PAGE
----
Zabe hesitates, and then puts her other hand on the rung.  Ash grabs it too and calls, “We’re ready!”  The helicopter rises, their feet dangle in space, their packs yanking them downward, and then the rope ladder rises too, and they are hauled inside of the metal body.  Ash peels off his pack and lies on his back as Mr. Wu slams the metal door shut, and there is sudden quiet.  Dr. Levi is there too, and she rushes to them and kneels beside Zabe.

“Are you all right?” she asks.  “No frostbite?”  She seems anxious, but Ash thinks that there’s anger there too.

Zabe stands up, shrugging off her pack.  “We’re fine,” she says coldly, “but a little confused as to why we’ve just dragged a massive amount of cans full of spoiled food up and down a mountain.”

“They were spoiled?” Dr. Levi asks.  “How do you know?”

Zabe looks like she’s about to start shouting.  Ash steps in and says, “One of them broke open.  But it makes sense.  Some of them were a bit swollen like there was gas trapped in there.”

“I’m sorry,” Dr. Levi says.  “We never meant for you to do a pointless task.”

Zabe snorts and tosses her head, but Ash has more important things on his mind.  “What happened in the town?” he asks Mr. Wu.  “Who put up the flare?  Why?  Is everyone all right?”

“Sean and Moko encountered some wolves,” Mr. Wu says.  “They got trapped inside a building and needed help.  We had to shoot two of them, but we did get the pelts, so all is not lost.”

“Everyone’s all right?” Ash repeats.  Relief is an intense rush.

“Yes,” Mr. Wu confirms, “and you two acted with immense skill and courage.  I thought that the two of you would be the ones advanced enough to survive in those conditions, and you proved me right.”

“Glad we could perform well in your little game,” Zabe says from the corner.  Ash turns to look at her and almost winces; he has never seen her so coldly furious.  Even Dr. Levi suddenly looks nervous.  “What if we hadn’t?”

“It wasn’t a game,” Mr. Wu says quietly.  “I promise you that, Zabe.”

“But it wasn’t what you said it was,” she says, equally quiet.  “It was something else entirely.”

“Getting the food was important…”

“Not particularly,” Dr. Levi interrupts.  Mr. Wu looks at her and she gives a little shrug, as if to say, well, they already guessed.  “Mr. Wu had to do other things in the town,” she says to Ash and Zabe.

Zabe rolls her eyes.  “So he needed nine fifteen year olds as cover?”

“Yes, he did,” Dr. Levi says.  “Nothing bad happened this year, but in previous years things have been different.  Getting supplies is secondary, at this point, due to how long the town has been abandoned – but in the early days of the school, I can assure you, the things that we salvaged from that town were very important to us.”

“So what is so important that you have to go to this town every year?” Zabe demands.  The second she says it, Ash can tell that she’s gone a step too far.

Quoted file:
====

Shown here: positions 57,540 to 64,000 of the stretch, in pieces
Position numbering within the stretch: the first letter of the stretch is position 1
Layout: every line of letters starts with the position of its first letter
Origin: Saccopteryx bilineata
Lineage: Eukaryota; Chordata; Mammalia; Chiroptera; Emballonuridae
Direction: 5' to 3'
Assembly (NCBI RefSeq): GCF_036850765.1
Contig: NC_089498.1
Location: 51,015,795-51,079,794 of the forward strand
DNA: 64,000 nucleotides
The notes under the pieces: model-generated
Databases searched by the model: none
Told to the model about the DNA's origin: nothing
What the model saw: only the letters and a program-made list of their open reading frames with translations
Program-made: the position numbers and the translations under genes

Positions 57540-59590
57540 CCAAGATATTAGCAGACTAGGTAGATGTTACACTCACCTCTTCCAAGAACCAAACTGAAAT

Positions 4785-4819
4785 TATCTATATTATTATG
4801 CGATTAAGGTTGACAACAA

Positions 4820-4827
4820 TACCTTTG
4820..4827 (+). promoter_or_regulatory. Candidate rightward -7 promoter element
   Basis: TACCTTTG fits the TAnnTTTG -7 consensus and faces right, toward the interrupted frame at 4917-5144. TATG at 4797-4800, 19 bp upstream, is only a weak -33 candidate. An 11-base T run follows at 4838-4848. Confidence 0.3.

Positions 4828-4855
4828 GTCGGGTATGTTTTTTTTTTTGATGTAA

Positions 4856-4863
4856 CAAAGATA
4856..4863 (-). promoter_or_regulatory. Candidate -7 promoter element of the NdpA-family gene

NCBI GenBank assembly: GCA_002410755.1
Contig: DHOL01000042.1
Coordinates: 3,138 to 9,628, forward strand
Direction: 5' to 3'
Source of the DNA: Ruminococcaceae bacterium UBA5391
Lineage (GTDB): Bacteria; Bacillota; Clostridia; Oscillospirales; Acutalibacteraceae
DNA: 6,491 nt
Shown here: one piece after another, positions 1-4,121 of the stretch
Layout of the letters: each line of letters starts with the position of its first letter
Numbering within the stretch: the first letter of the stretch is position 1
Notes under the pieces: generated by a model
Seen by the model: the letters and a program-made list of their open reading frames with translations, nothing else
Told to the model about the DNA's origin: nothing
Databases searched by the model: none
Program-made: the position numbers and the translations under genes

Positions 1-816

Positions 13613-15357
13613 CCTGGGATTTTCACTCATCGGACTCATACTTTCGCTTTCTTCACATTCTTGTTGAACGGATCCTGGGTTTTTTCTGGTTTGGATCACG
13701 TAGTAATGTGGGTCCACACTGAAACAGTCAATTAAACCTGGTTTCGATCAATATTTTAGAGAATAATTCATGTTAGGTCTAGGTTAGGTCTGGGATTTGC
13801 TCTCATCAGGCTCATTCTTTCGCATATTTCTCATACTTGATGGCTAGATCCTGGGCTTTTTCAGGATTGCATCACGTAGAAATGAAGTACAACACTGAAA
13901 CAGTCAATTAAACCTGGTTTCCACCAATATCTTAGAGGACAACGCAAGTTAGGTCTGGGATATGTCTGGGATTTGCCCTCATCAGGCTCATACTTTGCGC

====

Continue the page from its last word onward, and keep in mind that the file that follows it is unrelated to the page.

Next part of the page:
“For one, it’s a good exercise in discipline,” Dr. Levi snaps at her, “something that you continue to lack no matter how many times we try to teach it to you.  You’ll never be the leader you so obviously want to be if you don’t learn to take orders without knowing the entire situation.”

“How am I supposed to judge what’s best to do without all the information?”

“You are supposed to trust us, the people in charge of you.  Sometimes giving out all of the information is dangerous.  Imagine if we had an enemy who could capture you, and torture you.  If you knew everything, think of what they could get out of you.”

“Is that a danger here?”

“It might be in the future.”

The two of them are face to face, speaking in civil voices, but Ash can feel the underlying violence in the air.  He glances at Mr. Wu and sees that his teacher is similarly riveted to the spot by this battle of wills.  Ash suspects that Zabe will be a formidable opponent in a few years time, but now she is no match for Dr. Levi.  Her anger is too obvious, too undisciplined, compared to Dr. Levi’s ruthlessly tactical fury.

He steps between them and says, “Look, Dr. Levi, I have to tell you that Zabe is the one who obeyed orders the best when we were in the field.  She practically dragged me away when I wanted to go back and help out the people who’d shot off the flare.  If it wasn’t for her, I would have directly disobeyed Mr. Wu because I wasn’t thinking clearly.  I think that now we’re both just upset about losing the supplies because we were worried that the school needs them and because we worked so hard to bring them to you intact.”

Ash can almost feel Zabe’s glare eating through the side of his face.  He hopes that she’ll thank him later.

Dr. Levi prolongs the tension for a few moments before she nods her head and says, “Thank you, Ash, I’m sure you’re right.”  Just like that, Ash sees her anger dissipate.  She turns away and pours them both cups of something hot from a thermos.  Ash watches the steam rising from the cups and his hands start to ache with cold and the desire to touch them.

Dr. Levi turns and hands them each a cup.  Ash sees that Zabe’s hands are shaking as she takes hers.  He wonders if she’s thinking about throwing the boiling liquid in Dr. Levi’s face.

He guesses that Dr. Levi is thinking the same thing.  Smiling, she says, “Now, let’s go back to the school,” and walks out of the main compartment of the helicopter and into the cockpit.  Mr. Wu gives Ash a look of exaggerated relief and follows her.

The conversation is over.